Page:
There is no ethical prohibition against an attorney voicing their opinion on a case.

There is no evidence that the attorney violated attorney client privalige, ever.

If there was he would loose his license. He won't because he didn't.

I post on your blog, only at your discretion and I thank you for the opportunity.

S said...

No, my post was about David Martin, not the Willingham case.

And, yes, there are ethical rules against attorneys voicing their opinions about cases. It's what we call the continuing duty of loyalty. In my state, his words about Willingham would earn him sanctions.

And, yes, there is evidence of Martin violating the attorney-client privilege. He commented publicly about "experiments" he ran and experts he consulted with. That information was all privileged and it was an ethical breach for him to reveal it.

I am confident that the Texas disciplinary authority has received complaints about his behavior, but it will take quite some time before they get around to taking his license, if that's where this goes.

dudleysharp said...


Your first paragraph was about the whole case.

The 4 jurors know what the forensics reports actualy mean and they also know everything that happened at trial,that is why they still believe Willingham to be guilty.

S said...

The first paragraph was background for the real point, to which the title of the post refers: David Martin is a terrible defense attorney and it's a travesty that he's allowed to represent defendants in court.

I will not get sucked into "debating" the merits of the Willingham case with you. There is no point as you are not interested in anything but the internet equivalent of hearing the sound of your own voice. (I have encountered you on many, many other websites and I, frankly, just gloss over your repetitious, simple-minded posts.)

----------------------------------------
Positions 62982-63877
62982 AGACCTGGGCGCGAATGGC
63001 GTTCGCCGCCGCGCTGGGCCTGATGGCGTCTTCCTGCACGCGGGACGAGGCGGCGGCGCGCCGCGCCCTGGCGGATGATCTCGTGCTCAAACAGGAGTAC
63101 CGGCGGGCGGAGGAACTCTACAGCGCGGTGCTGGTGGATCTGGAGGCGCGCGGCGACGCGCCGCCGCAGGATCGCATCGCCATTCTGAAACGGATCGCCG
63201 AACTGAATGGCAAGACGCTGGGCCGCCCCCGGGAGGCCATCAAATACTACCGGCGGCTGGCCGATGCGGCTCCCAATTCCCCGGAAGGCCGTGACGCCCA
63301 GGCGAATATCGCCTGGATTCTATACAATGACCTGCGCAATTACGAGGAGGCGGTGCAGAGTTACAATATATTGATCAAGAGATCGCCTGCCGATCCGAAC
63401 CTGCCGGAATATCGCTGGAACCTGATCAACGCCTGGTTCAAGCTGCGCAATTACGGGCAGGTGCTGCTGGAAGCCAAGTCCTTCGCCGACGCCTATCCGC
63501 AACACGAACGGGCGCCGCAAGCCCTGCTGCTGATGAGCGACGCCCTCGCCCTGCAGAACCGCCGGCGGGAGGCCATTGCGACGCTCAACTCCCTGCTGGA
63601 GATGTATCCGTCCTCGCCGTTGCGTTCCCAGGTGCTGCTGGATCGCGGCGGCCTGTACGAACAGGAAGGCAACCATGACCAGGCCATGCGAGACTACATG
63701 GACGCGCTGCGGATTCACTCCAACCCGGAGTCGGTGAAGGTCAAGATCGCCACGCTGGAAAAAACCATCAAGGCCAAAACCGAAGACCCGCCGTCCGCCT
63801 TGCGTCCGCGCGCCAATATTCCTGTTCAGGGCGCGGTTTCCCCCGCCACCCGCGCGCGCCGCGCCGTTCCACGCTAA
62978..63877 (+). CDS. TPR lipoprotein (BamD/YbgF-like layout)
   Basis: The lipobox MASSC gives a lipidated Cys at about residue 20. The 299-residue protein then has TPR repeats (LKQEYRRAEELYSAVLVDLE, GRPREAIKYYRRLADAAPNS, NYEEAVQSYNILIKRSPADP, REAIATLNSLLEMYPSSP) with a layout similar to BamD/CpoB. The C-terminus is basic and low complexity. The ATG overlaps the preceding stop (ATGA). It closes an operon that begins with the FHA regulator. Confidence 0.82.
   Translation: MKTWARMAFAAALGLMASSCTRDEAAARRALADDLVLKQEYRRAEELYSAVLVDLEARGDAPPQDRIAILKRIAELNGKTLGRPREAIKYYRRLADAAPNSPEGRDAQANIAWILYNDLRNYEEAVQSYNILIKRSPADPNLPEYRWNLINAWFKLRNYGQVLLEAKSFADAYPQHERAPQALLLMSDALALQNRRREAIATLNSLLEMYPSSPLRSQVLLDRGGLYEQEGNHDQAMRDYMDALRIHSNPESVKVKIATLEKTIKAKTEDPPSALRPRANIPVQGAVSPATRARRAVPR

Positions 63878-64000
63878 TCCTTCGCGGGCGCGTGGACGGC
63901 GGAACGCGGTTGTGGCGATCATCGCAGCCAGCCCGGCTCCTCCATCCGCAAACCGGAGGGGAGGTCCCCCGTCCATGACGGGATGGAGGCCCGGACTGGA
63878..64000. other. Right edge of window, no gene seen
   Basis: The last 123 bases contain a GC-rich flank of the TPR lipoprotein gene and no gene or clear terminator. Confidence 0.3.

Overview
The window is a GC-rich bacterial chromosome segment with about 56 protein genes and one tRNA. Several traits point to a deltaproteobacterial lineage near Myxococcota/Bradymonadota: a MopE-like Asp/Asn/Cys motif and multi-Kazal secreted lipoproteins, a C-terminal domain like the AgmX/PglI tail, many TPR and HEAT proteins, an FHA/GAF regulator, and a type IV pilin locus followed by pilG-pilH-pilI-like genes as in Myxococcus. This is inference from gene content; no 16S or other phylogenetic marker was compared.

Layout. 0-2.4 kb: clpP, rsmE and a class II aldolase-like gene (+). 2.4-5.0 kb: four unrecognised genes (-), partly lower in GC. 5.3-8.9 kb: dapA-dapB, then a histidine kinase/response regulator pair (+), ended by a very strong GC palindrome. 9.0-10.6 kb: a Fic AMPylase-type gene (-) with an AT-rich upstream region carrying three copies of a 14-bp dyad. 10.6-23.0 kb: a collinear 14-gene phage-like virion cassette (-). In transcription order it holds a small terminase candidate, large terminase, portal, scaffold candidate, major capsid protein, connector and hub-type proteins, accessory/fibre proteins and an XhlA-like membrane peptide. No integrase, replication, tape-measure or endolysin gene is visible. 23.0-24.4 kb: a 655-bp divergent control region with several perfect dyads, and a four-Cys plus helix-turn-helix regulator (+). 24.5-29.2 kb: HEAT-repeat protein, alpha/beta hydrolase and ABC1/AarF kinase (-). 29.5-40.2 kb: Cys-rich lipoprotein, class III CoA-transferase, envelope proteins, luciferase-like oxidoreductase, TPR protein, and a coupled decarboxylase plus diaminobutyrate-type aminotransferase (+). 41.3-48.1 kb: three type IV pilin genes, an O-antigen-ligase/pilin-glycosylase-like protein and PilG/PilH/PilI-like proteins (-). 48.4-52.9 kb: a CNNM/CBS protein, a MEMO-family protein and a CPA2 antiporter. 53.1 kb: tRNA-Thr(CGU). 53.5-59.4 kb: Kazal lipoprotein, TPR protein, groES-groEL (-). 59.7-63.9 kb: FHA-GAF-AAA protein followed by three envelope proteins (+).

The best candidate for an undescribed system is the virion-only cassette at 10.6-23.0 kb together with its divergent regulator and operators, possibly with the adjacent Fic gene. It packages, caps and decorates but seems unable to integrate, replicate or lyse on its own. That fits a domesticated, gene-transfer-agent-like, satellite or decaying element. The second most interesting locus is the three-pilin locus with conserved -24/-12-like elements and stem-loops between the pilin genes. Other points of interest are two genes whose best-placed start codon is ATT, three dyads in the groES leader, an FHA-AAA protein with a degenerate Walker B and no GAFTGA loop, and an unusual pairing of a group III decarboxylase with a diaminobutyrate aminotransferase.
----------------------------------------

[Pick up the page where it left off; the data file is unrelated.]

dudleysharp said...

I encourage you to read the trial transcrip and the police witness interview statements.

That additonal information will help you understand why the jurors still believe the way that they do.

Thank, again.

S said...

I'm far more well-read on the case than you assume. Nothing you have ever added anywhere has changed my mind at all that the conviction was based on junk science. I have no opinion one way or the other on whether the fire truly was arson.

And whether it was arson or not is irrelevant to the point that David Martin is a horrible defense attorney who deserves, in my view, to be disbarred for his traitorous comments about a former client. You just don't get to talk about your clients the way he has.

dudleysharp said...


If your well versed includes reading the trial trnscripts and police witness interviews then you would understand why the jurors support Willingham's guilt.

Have you read those?

Regarding the junk science, you really need to wait for the full CFD reply as well as the Texas Fire Marshall's replies.

Those have not been released.

As I have stated from the bginning, conclusions are best served by patient, thorough review.

S said...

I will not allow my blog to be used by you as a forum for more spewing of your nonsense. Any further comments by you on this topic will be deleted. You are nothing but an obstructionist as you would have us engage in such patient, thorough review that we would never reach any conclusion.

I will say this to you one last time (I've tried it on blog after blog and never gotten through, so it's really more for the sake of the rest of my readers): My view of the case is that the initial incorrect investigative assumptions tainted everything thereafter. Relying on the trial transcripts is, therefore, following down that wrong path. Oh, and I'm not likely to be convinced by the "he had an Iron Maiden poster so he must have killed his kids" line of argument put forth by the prosecutor at trial.

Now, since this is my blog, I do get the last word. Do not bother trying to respond to this because it will be deleted.